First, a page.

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'Pacific Rim: Uprising' with Jetpacks! Trailer Shows Mechs on Rockets

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In 2013’s “Pacific Rim,” director Guillermo del Toro introduced audiences to world filled with high-tech Jaeger mechs the size of skyscrapers built by humanity to defend itself against giant monsters from an otherworldly realm. And if the first full trailer for the film’s sequel is any sign, those Jaegers are now going to ride rockets. 

The new trailer for the sequel, “Pacific Rim: Uprising,” debuted Friday (Oct. 5), and it’s filled with even more of what made “Pacific Rim” pop for science fiction fans: more giant mechs fighting even smarter giant monsters. But for the space science fiction fan, two specific scenes stand out.

The giant Jaeger mechs of “Pacific Rim: Uprising” stand guard on gantries while wearing rocket engines on their backs in this still shot from the film’s first full trailer.

Credit: Universal

The first one occurs 39 seconds into the trailer, when we see a row of Jaegers standing in what appear to be launch gantries. (In fact, the scene just before this one pans up a structure that is clearly labeled as Gantry 40A). 

There are four Jaegers in this scene, all standing atop vehicles that look uncannily like the giant crawler transporter NASA used to move space shuttles to the launch pad. Each Jaeger has a giant rocket pack strapped to its back.

Then, there’s the second scene, at the 1-minute 16-second mark: a close-up on the ignition of rocket engines (a nod to NASA’s shuttles again?) before showing Jaegers launching into the sky. 

This still shot from the first full "Pacific Rim: Uprising" trailer shows Jaeger mechs launching into the sky with rocket-powered backpacks.

This still shot from the first full “Pacific Rim: Uprising” trailer shows Jaeger mechs launching into the sky with rocket-powered backpacks.

Credit: Universal

Now, the big question: Are the Jaegers launching into space? Or are they using the rocket backpacks for an ultrafast deployment to somewhere else on Earth to fight the Kaiju monsters?

As a space fan, I am hoping the Jaegers are headed to the final frontier. But I suspect the answer is closer to the latter scenario. Remember, in “Pacific Rim,” deploying Jaegers was an arduous process. Each mech had to be airlifted by its own fleet of helicopters. So, a rocket-powered fast-deployment mechanism makes sense here.

Still, at the end of “Pacific Rim” (spoiler alert), the dimensional rift in the ocean floor the Kaiju used to reach Earth was sealed. Yet in “Pacific Rim: Uprising,” the monsters have clearly found another way to our planet. Are they coming from space? Ooh, I hope so. 

What do you think? Are the Jaegers headed to space with rocket-powered backpacks or just deploying for a Kaiju-smashing mission?

Either way, we’ll find out on March 23, 2018, when “Pacific Rim: Uprising” hits theaters. 

Email Tariq Malik at tmalik@space.com or follow him @tariqjmalik and Google+. Follow us @Spacedotcom, Facebook and Google+. Original article on Space.com.

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Bizarre Blue 'Flashes and Glows' May Reveal Thunderstorm Secrets

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Bright, blue flashes stretch from the tops of powerful thunderstorms toward the edge of space, providing a fascinating celestial show for astronauts on the International Space Station, and now, scientists are learning more about these showstopping displays.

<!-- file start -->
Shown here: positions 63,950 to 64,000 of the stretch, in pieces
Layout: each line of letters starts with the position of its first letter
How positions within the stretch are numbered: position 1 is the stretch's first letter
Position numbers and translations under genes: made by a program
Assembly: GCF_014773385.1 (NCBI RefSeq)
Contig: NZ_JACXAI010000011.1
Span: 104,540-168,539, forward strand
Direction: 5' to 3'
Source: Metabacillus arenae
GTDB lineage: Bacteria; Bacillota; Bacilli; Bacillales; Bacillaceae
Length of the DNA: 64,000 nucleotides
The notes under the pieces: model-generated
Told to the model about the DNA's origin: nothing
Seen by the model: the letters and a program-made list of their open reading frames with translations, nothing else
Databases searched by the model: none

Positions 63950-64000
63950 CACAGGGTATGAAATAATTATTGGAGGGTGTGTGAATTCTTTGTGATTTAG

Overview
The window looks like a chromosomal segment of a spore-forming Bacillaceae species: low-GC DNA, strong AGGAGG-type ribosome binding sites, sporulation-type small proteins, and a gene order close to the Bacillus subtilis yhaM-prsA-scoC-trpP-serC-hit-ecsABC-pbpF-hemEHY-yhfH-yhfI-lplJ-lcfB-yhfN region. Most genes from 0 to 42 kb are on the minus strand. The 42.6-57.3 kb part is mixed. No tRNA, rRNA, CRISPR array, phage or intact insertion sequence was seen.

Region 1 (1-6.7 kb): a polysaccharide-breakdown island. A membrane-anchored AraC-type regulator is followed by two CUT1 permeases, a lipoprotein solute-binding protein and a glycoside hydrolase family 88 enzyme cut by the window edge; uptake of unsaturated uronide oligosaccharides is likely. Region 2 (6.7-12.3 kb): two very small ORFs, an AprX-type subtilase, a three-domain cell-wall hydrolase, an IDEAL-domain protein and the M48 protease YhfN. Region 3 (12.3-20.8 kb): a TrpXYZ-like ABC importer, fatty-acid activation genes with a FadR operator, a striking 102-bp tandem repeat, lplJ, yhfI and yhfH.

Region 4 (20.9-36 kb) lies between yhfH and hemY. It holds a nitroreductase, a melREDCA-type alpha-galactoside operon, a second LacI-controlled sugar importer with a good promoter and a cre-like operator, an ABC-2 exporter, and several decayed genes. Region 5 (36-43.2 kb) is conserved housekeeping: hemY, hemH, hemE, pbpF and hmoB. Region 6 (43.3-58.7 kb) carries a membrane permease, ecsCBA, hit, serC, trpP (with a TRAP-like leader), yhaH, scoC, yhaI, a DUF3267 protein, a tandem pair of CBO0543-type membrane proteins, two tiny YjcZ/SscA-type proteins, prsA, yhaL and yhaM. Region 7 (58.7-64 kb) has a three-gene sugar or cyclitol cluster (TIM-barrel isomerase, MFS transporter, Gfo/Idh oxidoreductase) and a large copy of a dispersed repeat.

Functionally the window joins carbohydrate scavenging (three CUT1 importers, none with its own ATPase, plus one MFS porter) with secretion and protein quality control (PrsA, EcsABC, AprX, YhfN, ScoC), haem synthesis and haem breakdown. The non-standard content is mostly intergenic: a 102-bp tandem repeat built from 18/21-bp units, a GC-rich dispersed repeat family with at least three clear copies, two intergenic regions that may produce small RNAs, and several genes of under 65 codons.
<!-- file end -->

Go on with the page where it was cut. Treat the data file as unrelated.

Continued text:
In 2015, European Space Agency astronaut Andreas Mogensen captured a video of the strange blue flashes dancing above the clouds as the space station passed over the Bay of Bengal. 

These features are called blue jets — a type of transient luminous event (TLE) resulting from activity in and below powerful thunderstorms on Earth. One of the photographs captured by Mogensen showed a pulsating blue jet that stretched 25 miles (40 kilometers) above sea level, according to a statement from NASA. [Earth From Space: Amazing Astronaut Photos]

Using these observations, researchers from Denmark’s National Space Institute studied the elusive features to learn more about how storms form and develop over time. Their findings showed that 245 pulsating blue discharges were observed during the 160 seconds of video footage, which is equal to roughly 90 blue-jet flashes per minute, the researchers said in a new study describing the findings. 

The study also revealed evidence of red sprites, which glow in the upper atmosphere following large lightning flashes on Earth. Red sprites are difficult to detect because they last only a few milliseconds. 

In fact, visual evidence of TLEs wasn’t available until 1989. Some of the first observations of these events were of red sprites photographed by cameras on board the space shuttle, as well as from images taken during a NASA and University of Alaska airborne campaign. 

Recently, however, astronauts aboard the space station have been able to capture various natural light shows on camera, including red sprites over two different storms within 3 minutes of each other — first over the American Midwest and then later near the coast of El Salvador. These red sprites, which were spotted in August 2015, stretched roughly 60 miles (100 km) above Earth, according to the statement

Observations of strange atmospheric features like red sprites and blue jets help improve researchers’ understanding of lightning and thunderstorms, which can lead to better storm models and weather forecasts. Furthermore, researchers also aim to learn more about why storms produce different TLEs in different circumstances. 

“TLE studies have been, to an extent, fortunate observation,” Tim Lang, an atmospheric scientist at NASA’s Marshall Space Flight Center, said in the statement. “We’ve gotten better at finding them, but it’s mostly case-based analysis.”

Researchers will soon have the opportunity to capture even better storm observations from space using NASA’s Lightning Imaging Sensor, which was installed on the orbiting lab in February 2017, and the Atmosphere-Space Interactions Monitor, which is slated to launch to the space station later this year. These instruments will allow researchers to analyze storms from both below and above, and closely examine thunderstorms’ impact on Earth’s atmosphere. 

Follow Samantha Mathewson @Sam_Ashley13. Follow us @Spacedotcom, Facebook and Google+. Original article on Space.com.

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NASA Moon Probe Celebrates 100th Lunar Day

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October means baseball playoffs, Halloween and, for NASA’s Lunar Reconnaissance Orbiter, 100 lunar days on the moon.